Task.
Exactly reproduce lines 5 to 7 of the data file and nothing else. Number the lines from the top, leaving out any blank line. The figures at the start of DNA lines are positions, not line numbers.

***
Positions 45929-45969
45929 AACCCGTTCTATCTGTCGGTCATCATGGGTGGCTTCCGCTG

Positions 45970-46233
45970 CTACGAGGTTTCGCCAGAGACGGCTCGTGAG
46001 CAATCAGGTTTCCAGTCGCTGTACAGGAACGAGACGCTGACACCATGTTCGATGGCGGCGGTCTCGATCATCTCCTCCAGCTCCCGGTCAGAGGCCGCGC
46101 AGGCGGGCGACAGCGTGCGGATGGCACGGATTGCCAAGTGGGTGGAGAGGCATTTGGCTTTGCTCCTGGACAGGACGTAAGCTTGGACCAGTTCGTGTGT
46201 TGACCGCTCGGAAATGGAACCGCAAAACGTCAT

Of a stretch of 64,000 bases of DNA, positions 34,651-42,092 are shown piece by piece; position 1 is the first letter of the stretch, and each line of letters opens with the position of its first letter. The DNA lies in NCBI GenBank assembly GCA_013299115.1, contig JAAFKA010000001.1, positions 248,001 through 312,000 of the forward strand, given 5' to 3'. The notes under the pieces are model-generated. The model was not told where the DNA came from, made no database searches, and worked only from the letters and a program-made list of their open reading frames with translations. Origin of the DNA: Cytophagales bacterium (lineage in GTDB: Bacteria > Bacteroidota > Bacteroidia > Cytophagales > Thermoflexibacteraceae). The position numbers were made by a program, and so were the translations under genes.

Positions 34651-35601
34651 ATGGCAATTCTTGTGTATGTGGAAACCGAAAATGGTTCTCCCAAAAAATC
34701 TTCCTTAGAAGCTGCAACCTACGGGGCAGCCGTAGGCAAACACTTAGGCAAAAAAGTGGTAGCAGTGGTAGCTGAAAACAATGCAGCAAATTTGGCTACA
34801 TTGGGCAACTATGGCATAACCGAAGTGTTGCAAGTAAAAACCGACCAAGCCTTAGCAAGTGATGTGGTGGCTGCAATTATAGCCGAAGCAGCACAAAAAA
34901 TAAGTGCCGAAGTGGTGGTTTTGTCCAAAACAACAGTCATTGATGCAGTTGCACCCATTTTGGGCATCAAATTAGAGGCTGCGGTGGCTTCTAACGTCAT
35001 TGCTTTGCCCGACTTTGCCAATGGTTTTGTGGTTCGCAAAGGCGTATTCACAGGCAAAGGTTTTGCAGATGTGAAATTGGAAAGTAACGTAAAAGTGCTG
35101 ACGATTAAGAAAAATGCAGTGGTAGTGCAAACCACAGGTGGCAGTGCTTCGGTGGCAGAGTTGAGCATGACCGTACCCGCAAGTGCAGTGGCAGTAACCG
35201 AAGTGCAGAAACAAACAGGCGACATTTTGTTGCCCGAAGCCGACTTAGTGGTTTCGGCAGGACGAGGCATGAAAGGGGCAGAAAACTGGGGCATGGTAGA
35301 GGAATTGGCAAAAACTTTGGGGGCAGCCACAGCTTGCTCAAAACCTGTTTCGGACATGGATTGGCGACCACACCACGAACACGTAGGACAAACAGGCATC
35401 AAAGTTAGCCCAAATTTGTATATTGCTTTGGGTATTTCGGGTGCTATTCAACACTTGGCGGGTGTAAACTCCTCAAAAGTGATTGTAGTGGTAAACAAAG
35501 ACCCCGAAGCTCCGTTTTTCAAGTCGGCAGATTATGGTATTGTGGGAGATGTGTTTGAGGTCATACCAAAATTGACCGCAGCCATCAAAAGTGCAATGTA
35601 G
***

46001 CAATCAGGTTTCCAGTCGCTGTACAGGAACGAGACGCTGACACCATGTTCGATGGCGGCGGTCTCGATCATCTCCTCCAGCTCCCGGTCAGAGGCCGCGC
46101 AGGCGGGCGACAGCGTGCGGATGGCACGGATTGCCAAGTGGGTGGAGAGGCATTTGGCTTTGCTCCTGGACAGGACGTAAGCTTGGACCAGTTCGTGTGT
46201 TGACCGCTCGGAAATGGAACCGCAAAACGTCAT